Following a presentation Thursday by the Ministry of Culture (MOC) on achievements in the revitalization and guidance of national cinema, Premier Su Tseng-chang said that Taiwan has the world's richest repository of moving stories, and that the government would continue its assistance and support for the movie industry. The premier said that in addition to sharing the nation's many engaging tales with the world, domestic cinema can draw talent from abroad to come make films in Taiwan.
The government in recent years has been heavily engaged in the conservation and preservation of Taiwan audiovisual assets, establishing the Taiwan Film and Audiovisual Institute, approving a medium-term audiovisual and music industry development program, and setting up the Taiwan Creative Content Agency. The premier expressed hope that the government, foundations and the private sector can come together as a national team to provide support for Taiwan's outstanding creative talents, enabling the creation and realization of many more beautiful and engaging stories of Taiwan to share with the world.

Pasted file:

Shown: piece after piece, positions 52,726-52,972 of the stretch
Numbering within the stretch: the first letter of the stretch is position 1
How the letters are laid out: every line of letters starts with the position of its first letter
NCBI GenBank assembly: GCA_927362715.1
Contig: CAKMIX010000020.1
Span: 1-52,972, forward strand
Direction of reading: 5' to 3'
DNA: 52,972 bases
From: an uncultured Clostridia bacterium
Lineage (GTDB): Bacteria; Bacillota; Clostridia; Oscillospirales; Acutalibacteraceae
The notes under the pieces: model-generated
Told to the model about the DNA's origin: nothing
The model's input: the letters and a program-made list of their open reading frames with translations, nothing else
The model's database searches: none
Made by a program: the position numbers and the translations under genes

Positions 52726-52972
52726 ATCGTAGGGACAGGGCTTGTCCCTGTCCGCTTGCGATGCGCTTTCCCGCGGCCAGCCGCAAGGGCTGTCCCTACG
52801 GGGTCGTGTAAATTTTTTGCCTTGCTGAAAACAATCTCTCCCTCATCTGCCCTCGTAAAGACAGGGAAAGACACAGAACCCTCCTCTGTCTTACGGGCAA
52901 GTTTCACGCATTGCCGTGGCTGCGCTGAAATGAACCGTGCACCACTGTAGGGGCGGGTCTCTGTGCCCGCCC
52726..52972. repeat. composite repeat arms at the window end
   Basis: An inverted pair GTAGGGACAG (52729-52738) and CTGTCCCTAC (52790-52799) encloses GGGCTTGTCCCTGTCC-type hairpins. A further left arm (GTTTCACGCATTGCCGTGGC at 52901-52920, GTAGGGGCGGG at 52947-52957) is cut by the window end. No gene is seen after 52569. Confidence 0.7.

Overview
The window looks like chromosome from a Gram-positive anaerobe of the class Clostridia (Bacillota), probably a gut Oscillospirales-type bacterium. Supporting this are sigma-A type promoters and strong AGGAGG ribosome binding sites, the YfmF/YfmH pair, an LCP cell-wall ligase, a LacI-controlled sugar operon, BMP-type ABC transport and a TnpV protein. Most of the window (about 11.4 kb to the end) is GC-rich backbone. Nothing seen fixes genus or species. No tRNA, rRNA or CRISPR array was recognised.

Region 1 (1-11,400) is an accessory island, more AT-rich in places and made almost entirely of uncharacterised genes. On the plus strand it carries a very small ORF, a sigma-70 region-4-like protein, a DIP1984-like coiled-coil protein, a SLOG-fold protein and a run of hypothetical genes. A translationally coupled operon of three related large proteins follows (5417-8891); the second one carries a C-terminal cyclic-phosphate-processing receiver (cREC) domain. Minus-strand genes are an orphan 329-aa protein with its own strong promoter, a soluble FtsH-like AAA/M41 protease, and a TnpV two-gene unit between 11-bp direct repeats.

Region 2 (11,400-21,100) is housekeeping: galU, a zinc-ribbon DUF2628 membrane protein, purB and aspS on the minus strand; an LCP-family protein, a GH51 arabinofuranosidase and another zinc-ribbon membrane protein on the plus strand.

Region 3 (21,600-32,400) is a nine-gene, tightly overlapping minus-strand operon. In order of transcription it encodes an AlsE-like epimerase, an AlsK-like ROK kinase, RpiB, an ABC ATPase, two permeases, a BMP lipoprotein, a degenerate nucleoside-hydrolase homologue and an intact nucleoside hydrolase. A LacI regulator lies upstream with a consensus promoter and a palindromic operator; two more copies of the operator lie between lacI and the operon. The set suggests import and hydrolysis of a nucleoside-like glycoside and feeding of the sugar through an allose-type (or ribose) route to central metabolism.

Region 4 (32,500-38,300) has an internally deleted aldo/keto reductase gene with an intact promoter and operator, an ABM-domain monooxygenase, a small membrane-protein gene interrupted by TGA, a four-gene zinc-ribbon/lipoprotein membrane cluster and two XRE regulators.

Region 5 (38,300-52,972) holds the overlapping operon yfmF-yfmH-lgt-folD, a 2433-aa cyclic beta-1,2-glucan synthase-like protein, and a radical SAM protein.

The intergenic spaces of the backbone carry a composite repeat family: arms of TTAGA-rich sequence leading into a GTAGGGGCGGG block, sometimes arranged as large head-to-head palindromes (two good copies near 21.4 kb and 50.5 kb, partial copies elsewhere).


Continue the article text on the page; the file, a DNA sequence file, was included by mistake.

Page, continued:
The MOC was also thanked for bringing back the movie-going public with its "arts fun go" voucher program aimed at movies and other cultural activities to complement the central government's triple stimulus voucher program. Premier Su also expressed appreciation to all those responsible for Taiwan's success in holding back COVID-19, so that even as the rest of the world locked down, people here were able to visit cinemas. As a result, Taiwanese films in 2020 set recent records for highest attendance, box office and percentage of total box office receipts. The premier speculated that the story of Taiwan's COVID-19 achievements in fighting the coronavirus could make for a moving film on its own.
The past few years have been good for Taiwan cinema, said Premier Su. He singled out director Chung Mong-hong's 2019 film, A Sun, which has made the Academy Awards final-15 shortlist for best international feature film. The premier said that if A Sun is selected, it would be the first movie from Taiwan since Ang Lee's to enter the competition as an official nominee.
New Zealand's tax benefits for the film industry should be referenced by responsible ministries and agencies as a means to attract global film industry talent to Taiwan, Premier Su said. With a population of a mere 4 million-plus, the country nevertheless hosts a global center of filmmakers from around the world. On the other hand, Taiwan's 23 million people inhabit a land with suitable conditions where a traveler need spend but a single hour to journey from highest peak to shining sea.
If given the opportunity, generation upon future generation of directors and cinema talent will apply their vision and skills to make movies telling the full story of past sacrifices and labor devoted to building Taiwan, the premier said.